Please note: The following contains spoilers for An English Ghost Story, so read at your own risk!
Do you believe in ghosts? According to surveys in the US and the UK, there’s a pretty good chance that you do. So if you did indeed answer “yes,” the more interesting question might be: what do you think ghosts are? The spirits of those who have died with unfinished business is one common answer, but it is surely not the only one—nor, as Kim Newman’s latest novel demonstrates, is it the only interesting one. There is, to be sure, a long and venerable tradition of using the paranormal as a reflecting glass for the neuroses of one’s earthly protagonists, but in An English Ghost Story, Newman carries this tradition to intriguing extremes. Here, it is the unfinished business of the living that drives the plot, as the fissures and shifting alliances within a troubled family spill psychically into the environment that surrounds them.
Clearly, such a story demands a tight focus on the inner lives of the characters, and to Newman’s credit, An English Ghost Story never loses sight of this, despite the everyman, metafictional bent of the title. From its first pages to its last, the novel is a dissection of the dysfunctional Naremores, its point of view rotating between all four family members and revealing the fears and grudges unique to each. Steven, Kirsty, and their two children (Jordan and Tim) are looking to move away from London in the hopes of rekindling some family feeling when they come across the Hollow—the former home of a celebrated children’s storybook writer, and a place that promises no end of bucolic delights. After moving in, though, the Naremores slowly begin to suspect that something more than pastoral charm won them over; the house is the apparent site of a benevolent spirit (or spirits) unknown, and in the midst of the Hollow’s magic, the family seems to stand a chance at repairing itself. Unfortunately, Jordan’s breakup with her boyfriend proves the catalyst for a renewed bout of tension, and as the family begins to disintegrate once again, the Hollow itself becomes sinister and angry.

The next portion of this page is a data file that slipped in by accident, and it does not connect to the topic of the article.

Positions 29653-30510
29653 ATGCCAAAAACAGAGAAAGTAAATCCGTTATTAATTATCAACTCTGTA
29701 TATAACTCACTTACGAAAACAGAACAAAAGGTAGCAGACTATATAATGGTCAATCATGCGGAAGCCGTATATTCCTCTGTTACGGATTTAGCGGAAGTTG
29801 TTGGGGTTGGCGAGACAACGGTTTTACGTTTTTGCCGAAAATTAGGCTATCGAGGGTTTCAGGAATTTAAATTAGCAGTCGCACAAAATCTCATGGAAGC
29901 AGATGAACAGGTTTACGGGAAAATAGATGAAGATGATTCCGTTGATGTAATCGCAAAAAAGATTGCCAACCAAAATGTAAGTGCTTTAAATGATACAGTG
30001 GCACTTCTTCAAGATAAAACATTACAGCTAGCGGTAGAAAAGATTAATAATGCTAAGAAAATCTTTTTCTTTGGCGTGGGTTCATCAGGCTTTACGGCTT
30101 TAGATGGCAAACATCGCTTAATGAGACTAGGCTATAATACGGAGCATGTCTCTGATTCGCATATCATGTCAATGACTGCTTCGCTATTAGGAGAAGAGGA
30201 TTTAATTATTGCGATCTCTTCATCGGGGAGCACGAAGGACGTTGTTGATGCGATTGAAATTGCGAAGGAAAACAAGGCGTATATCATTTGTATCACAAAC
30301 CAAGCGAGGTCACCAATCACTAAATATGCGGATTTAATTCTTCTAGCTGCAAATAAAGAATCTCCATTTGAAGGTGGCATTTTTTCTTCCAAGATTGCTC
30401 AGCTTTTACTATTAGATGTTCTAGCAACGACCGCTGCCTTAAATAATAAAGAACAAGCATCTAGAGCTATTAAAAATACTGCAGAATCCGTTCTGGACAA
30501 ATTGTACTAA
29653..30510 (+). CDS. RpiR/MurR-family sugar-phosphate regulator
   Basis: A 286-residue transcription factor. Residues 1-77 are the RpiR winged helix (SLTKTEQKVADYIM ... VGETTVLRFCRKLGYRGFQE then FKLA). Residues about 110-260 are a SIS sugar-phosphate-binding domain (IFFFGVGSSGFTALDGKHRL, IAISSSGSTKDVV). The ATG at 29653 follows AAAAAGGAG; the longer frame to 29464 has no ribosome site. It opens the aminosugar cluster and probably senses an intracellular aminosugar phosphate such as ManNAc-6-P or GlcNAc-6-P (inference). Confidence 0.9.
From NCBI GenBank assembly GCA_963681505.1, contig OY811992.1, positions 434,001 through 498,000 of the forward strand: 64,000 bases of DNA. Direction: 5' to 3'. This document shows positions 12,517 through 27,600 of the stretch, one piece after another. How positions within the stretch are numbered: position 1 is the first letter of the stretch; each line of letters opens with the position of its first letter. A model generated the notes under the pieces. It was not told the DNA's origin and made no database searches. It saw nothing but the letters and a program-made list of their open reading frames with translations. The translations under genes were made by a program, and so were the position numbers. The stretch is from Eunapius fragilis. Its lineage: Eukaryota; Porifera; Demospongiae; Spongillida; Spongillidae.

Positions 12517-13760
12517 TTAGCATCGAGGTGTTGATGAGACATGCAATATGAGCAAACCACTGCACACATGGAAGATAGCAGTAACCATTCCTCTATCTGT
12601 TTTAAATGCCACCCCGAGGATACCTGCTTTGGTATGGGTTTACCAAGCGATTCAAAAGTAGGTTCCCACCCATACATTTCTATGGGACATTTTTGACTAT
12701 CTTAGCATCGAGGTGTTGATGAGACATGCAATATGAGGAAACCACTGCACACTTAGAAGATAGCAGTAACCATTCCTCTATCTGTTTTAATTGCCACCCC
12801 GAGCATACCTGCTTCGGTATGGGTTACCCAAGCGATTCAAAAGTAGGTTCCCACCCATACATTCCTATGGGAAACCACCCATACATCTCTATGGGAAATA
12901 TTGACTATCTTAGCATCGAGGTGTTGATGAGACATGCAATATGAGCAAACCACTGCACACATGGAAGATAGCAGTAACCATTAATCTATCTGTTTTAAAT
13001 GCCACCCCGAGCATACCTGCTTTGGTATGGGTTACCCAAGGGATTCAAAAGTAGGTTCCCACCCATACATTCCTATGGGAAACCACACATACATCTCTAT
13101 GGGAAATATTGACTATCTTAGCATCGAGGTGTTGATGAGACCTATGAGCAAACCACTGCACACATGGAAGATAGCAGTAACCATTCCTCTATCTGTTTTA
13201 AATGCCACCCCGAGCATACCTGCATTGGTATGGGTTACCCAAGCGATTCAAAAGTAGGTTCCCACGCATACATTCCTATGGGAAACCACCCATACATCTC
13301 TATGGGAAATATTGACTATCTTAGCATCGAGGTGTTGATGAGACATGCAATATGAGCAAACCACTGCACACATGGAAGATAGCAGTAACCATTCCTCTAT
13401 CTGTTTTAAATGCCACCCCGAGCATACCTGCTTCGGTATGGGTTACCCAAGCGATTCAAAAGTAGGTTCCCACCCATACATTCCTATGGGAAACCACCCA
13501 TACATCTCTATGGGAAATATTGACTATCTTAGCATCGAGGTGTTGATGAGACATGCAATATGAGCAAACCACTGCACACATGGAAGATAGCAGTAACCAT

There is a certain amount of risk involved in titling your book as Newman does—that promise of self-referentiality, the implicit aligning of the work with some very famous British ghost stories—and whether the novel lives up to its name is an interesting question. Certainly, An English Ghost Story is a cut above the average horror novel, if only on the level of prose. Newman’s descriptions of the Hollow—particularly in its earlier, bountiful guise—are beautiful and enchanting, but have a whiff of feverishness about them, and the picture-perfect life the family seems to fall into upon moving there has an unnerving, Stepfordish quality:
Jordan woke up in the orchard with the dawn, face glazed with dew, her brother curled up against her tummy. She blinked in the light, expecting the hammer of a hangover headache to strike, but there was nothing. She could think and breathe and see clearly.
Tim mumbled and rolled up into a ball.
She stood. Sparkling cobwebs hung between the rushes. She had wound up making her bed by the stream, in a natural depression. Dawn-warmth smoothed away her momentary goose-flesh.
…It was like the first healthy day after a bad cold.